We live not just in a digital but an information-explosion age. There are so many voices today, so many who claim to have all the answers. Go to any social media platform for instance, and you are likely to see a message like “follow me” or “subscribe.” The average social media user today judges their self-worth by the number of followers, likes or views they find on their content. Amidst the social media frenzy that has inevitably become part of our daily lives, it is important for us to step back and ask ourselves: “Whose voice am I following?”
In other words, what kind of content attracts and sustains my attention or dictate my actions? Who/What do I follow online? For instance, some would consider attending a live mass as a waste of data but would comfortably consume pornography all day. We ignore messages about God but never mind watching or producing comedy shows, dance videos and so on even without being data conscious. Whether we like it or not, as Jesus said: “The thief comes only to steal and kill and destroy.” Do not deceive yourself. The fact that you identify as a Christian does not make you one. In our Gospel acclamation today, we hear Jesus say: “I know my own and my own know me.” (John 10:14)
Jesus goes further to describe Himself as the Door of the Sheep meaning that it is only through Him that we can find our hearts’ desires and needs. “If anyone enters by me, he will be saved and will go in and out of pasture.” If we enter by Jesus, there is nothing we shall lack but if we fail to enter by Jesus as our Door of life, we never find green pastures. The devil lures us with a lot of beautiful things but he only seeks to destroy us.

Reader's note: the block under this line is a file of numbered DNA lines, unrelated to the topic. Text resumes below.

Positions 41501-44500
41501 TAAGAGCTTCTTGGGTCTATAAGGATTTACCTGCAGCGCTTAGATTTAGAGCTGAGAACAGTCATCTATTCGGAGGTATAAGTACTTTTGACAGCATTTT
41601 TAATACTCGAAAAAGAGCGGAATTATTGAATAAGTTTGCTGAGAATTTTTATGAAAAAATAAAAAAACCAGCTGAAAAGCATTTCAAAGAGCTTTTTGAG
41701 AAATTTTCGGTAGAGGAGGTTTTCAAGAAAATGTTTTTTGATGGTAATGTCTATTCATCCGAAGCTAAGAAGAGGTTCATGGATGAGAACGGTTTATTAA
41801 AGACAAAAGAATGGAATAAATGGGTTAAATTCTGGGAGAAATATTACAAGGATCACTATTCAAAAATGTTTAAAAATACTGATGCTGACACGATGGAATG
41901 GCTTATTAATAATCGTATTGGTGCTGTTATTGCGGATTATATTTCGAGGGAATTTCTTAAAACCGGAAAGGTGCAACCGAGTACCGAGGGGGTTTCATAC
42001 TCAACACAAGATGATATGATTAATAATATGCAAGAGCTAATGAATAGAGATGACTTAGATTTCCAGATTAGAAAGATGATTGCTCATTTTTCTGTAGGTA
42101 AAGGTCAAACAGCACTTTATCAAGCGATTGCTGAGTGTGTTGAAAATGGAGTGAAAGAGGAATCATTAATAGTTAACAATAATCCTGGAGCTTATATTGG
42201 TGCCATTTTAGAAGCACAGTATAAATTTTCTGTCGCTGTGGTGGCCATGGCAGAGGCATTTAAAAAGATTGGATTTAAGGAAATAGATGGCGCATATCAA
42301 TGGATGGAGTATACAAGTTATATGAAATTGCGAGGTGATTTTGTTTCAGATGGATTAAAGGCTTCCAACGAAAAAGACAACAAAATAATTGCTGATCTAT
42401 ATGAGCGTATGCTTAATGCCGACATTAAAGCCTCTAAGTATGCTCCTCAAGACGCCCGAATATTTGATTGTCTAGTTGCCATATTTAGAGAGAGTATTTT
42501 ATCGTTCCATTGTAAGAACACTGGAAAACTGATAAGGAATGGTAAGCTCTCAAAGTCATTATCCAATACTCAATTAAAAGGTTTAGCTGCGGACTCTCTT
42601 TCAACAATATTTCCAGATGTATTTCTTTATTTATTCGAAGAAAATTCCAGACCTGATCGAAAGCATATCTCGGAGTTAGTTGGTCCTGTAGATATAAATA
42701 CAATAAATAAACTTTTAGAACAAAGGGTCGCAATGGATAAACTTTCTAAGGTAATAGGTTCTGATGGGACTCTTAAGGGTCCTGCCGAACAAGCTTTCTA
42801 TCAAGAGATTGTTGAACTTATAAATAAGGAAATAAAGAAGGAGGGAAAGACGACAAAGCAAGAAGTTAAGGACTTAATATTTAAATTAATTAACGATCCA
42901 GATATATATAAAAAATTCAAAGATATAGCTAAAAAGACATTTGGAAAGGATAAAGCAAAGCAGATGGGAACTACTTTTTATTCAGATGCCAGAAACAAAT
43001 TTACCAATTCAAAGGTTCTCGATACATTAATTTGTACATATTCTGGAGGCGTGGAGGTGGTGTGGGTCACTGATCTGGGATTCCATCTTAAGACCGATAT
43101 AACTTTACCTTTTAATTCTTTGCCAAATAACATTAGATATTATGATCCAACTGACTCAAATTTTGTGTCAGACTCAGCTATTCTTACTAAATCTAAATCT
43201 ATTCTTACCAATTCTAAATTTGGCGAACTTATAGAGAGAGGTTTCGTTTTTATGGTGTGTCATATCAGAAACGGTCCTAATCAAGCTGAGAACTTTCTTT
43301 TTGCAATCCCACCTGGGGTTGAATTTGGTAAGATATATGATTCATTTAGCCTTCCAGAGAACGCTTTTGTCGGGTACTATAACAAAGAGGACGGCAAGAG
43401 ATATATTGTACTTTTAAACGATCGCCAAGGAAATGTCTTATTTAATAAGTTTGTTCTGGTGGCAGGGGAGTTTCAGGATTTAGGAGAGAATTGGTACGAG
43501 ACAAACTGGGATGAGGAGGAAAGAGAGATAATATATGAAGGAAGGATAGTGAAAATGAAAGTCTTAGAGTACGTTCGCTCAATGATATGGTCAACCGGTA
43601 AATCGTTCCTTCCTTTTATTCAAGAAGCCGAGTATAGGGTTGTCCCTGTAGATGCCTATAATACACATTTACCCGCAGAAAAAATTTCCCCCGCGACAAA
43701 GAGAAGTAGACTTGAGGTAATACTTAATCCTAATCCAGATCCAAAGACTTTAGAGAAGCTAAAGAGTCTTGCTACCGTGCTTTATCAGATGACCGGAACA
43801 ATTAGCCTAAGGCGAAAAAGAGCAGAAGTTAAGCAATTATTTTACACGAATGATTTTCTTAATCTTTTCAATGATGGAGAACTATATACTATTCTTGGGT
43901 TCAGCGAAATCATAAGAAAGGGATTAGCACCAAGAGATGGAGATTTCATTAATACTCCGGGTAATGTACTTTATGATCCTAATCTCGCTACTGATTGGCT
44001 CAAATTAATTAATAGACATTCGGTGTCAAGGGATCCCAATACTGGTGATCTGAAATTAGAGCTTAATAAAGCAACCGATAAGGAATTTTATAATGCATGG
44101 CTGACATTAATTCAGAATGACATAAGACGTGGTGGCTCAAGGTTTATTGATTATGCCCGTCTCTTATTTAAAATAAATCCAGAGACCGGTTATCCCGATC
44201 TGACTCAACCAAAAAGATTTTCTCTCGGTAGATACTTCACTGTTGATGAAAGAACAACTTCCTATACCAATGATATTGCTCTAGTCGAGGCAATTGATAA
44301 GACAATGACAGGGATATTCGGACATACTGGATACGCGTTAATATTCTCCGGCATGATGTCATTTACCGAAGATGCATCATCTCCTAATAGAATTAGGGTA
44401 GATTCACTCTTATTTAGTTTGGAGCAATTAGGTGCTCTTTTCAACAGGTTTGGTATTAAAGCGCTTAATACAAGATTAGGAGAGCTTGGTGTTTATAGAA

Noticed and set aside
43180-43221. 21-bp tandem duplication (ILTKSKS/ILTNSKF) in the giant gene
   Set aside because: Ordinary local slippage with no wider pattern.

What Must I Do?
After listening to the powerful sermon of Peter wherein he summarized the whole of Scriptures about the life of Christ, the people were caught to the heart and asked: “what must we do?” Having understood now that Jesus is our shepherd who never leaves us alone, this is the question we must now ask ourselves. Something has to change in our lives. There must be a difference from today. As Peter responded: 1.“Repent, and be baptised…” 2. “Receive the Holy Spirit….” 3. “Save yourselves from this wicked generation.”These are the three steps we must also take today. Repent from following the devil, repent from immorality, the blind pursuit of wealth, falsehood, hatred, greed and all that displeases God. As St. Peter tells us in our second reading, Christ suffered for us to leave us an example of how we too must die to sin and live to righteousness.
Secondly, begin a novena to the Holy Spirit if you have not already started. Pray every day for an outpouring of the Holy Spirit upon you to live and walk in the light of Christ. Thirdly, dare to be different from this crooked generation. Do not live by the standards of this world instead, be a light, set a standard for the world. Seek to please God above anything else in all you do.Let us pray: Lord Jesus, open my eyes to see that you are always with me and I am never alone, save me from following false shepherds all around me. Amen Bible Study: Acts 2:14-41, Psalm 23, 1 Peter 2:20-24 and John 10:1-10).